Victor Kipiani, Chair of Geocase delivered a speech at an online think-tank forum on the U.S. presence in the Caspian region

On July 30, 2020, the Caspian Policy Center organized a think-tank Discussion: The United States in the Caspian Region.  Victor Kipiani, Chair of Geocase was invited to the online discussion. He delivered a speech on Georgia’s strategic importance and its foreign policy priorities.  

Speech of Victor Kipiani, Chair of Geocase 

Dear Ambassador Hoagland, dear Speakers, Ladies and Gentlemen,

The ‘multi-vector’ model cannot be applied to Georgia for several perfectly understandable reasons: 1) A large part of the country remains under Russian occupation, which naturally prevents Tbilisi from adopting a truly ‘multi-vector’ approach. 2) That said, a policy of ‘multi-vector-minus-one’ (i.e. minus the occupying power, Russia) might be conceivable, yet even if such a policy were pursued, Georgia’s path would still differ greatly from the balancing acts pursued by Kazakhstan and Azerbaijan. Tbilisi steadfastly pursues formal Euro-Atlantic integration with all possible emphasis and without any meaningful caveats, and Georgia’s very clear foreign policy trajectory is explicitly and irreversibly enshrined in the country’s constitution. 

But all this does not, of course, deny the importance of stability and co-operation in the South Caucasus, within the wider Black Sea region and in relation to the Black and Caspian Sea ‘macro-region’.

Georgia’s contributions to cross-border co-operation and regional development are premised on the country’s role as a pivot for various major international projects, whose geopolitical and financial viability Tbilisi seeks to ensure. A multi-vector policy should therefore not be seen as purely ‘outbound’ in nature (e.g. Georgia vs. major regional stakeholders) but must also include ‘inbound’ elements that stem from the genuine interest of stakeholders in their own domestic stability and order. It also entails the vital interests of regional actors such as Azerbaijan and Kazakhstan with respect to Georgia’s reforms and closer integration with Western markets and institution. This very high degree of interdependence and interconnectedness demonstrates all the realities of geopolitics and geo-economics in the Black Sea and Caspian region, and indeed underlines the importance of the need to make ties even stronger and more resilient. Combined with the region’s long history and the looming challenges of our post-pandemic world, Georgia must position herself as a key actor capable of providing reliable access to the wider world and to the West while bypassing political bumps and risks, if you will. A G-World in which each country selfishly stands up for its own interests and ignores others would not just be ill-suited to our region but would also completely and irreversibly shatter the idea of furthering our interests in union or alliance with others.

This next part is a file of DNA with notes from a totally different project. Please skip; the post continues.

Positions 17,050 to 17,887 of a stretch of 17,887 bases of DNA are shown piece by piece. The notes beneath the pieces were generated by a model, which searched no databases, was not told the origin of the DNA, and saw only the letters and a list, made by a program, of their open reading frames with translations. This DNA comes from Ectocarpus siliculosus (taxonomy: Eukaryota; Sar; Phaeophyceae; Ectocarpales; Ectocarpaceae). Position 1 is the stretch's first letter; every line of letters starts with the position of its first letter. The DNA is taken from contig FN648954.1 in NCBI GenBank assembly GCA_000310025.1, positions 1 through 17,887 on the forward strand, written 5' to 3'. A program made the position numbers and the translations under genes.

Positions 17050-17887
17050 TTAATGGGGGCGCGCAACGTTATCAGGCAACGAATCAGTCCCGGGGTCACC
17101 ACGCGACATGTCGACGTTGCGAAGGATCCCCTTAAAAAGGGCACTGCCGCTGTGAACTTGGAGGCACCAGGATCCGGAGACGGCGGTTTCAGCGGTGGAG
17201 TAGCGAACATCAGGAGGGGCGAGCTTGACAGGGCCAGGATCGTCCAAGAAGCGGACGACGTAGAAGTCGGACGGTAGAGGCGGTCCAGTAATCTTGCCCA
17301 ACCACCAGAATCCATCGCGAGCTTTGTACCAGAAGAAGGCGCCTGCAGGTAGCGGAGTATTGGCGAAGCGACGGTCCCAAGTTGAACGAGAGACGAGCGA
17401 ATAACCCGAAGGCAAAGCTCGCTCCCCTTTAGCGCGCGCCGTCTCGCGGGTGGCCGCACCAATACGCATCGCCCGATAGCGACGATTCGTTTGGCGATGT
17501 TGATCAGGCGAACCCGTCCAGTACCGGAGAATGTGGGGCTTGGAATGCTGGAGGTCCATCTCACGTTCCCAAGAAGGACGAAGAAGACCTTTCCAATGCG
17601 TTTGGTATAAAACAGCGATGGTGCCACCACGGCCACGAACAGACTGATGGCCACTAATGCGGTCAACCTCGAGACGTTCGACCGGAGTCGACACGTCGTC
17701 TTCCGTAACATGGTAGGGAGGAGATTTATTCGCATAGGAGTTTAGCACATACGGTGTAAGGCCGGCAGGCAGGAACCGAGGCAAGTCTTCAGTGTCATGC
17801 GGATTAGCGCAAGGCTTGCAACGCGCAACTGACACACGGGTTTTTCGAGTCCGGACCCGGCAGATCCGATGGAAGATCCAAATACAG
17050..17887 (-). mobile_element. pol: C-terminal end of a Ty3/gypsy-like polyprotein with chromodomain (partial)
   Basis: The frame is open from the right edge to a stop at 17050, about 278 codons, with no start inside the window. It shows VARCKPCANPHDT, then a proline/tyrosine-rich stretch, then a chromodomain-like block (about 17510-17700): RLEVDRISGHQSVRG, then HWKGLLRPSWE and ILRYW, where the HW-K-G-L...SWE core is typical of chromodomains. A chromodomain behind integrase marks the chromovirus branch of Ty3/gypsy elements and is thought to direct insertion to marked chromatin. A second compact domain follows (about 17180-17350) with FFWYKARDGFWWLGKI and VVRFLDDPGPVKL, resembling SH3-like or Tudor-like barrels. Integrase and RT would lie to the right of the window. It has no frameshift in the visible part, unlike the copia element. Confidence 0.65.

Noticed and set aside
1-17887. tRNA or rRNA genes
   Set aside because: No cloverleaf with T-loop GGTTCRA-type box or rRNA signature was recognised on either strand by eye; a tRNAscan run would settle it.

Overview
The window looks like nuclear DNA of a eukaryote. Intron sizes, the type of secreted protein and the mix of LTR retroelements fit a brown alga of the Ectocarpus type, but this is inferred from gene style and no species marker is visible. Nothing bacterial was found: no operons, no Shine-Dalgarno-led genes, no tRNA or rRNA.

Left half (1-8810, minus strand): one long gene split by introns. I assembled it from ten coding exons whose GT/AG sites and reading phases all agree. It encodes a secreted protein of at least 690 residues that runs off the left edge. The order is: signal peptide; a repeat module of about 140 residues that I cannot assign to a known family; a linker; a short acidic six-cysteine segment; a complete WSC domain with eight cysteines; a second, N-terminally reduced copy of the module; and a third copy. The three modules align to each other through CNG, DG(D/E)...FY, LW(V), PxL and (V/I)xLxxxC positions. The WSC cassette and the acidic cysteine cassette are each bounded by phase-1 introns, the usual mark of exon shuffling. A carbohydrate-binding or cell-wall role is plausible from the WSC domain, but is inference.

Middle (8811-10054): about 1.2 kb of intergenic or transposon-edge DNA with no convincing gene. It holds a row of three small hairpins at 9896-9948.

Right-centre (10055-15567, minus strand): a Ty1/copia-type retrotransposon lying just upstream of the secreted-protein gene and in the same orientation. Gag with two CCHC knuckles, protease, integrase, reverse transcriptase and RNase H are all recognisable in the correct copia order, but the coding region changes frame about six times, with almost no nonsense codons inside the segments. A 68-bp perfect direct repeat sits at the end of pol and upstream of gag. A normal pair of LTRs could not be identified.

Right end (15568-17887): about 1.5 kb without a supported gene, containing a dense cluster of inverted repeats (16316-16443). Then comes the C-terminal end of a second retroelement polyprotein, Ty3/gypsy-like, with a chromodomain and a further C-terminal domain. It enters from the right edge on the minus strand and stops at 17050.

Georgia’s progress is equally important for the United States and the European Union: it is no accident or coincidence that both Washington and Brussels variously praise Tbilisi as a ‘valuable’ and ‘key’ partner in the region. These adjectives clearly underline Georgia’s foreign policy choices and come as no surprise considering the pace and ambition of the country’s agenda for rapprochement with the EU as well as the strategic nature of its partnership with the United States. In terms of Georgia’s relationship with Europe, it is encouraging to observe how the country is building new political, economic and cultural ties with its European ‘homeland’; how new EU and Eastern Partnership initiatives are tangibly bringing ‘more Europe’ to the region; and how awareness of the wider Black Sea and Caspian region is increasing among EU member states. As for US-Georgia ties, the two countries’ strategic partnership charter is truly a unique constitutional document that sets out many ways in which Washington and Tbilisi can co-operate politically, economically, culturally and militarily. Beyond this, the standalone bipartisan Georgia Support Act reinforces and expands America’s unwavering support for Tbilisi and determination to oppose Russian occupation; the National Defence Authorization Act for 2021 defines various meaningful forms of US-Georgian co-operation; as does the FY 2021 Consolidated Appropriations Act; and the 2016 memorandum deepening defence and security partnership became a framework agreement that was renewed in 2019. The House and Senate have in addition introduced dozens of resolutions and bills in support of Georgia, and preliminary discussions are underway over a free-trade agreement between two countries. The United States are of course not the Black Sea or Caspian country but are to some extent already a Black Sea power.   

All the efforts and steps I have described go well beyond a purely bilateral format, and their ultimate goals are to promote the region’s stability and prosperity through soft power, responding to the needs of the region’s various members and meeting the expectations of all the relevant stakeholders beyond its boundaries. If there ever was a cause and purpose that we had to share, together, this is it.

Thank you - and I would, of course, be delighted to answer any questions you may have.


Watch the discussion recording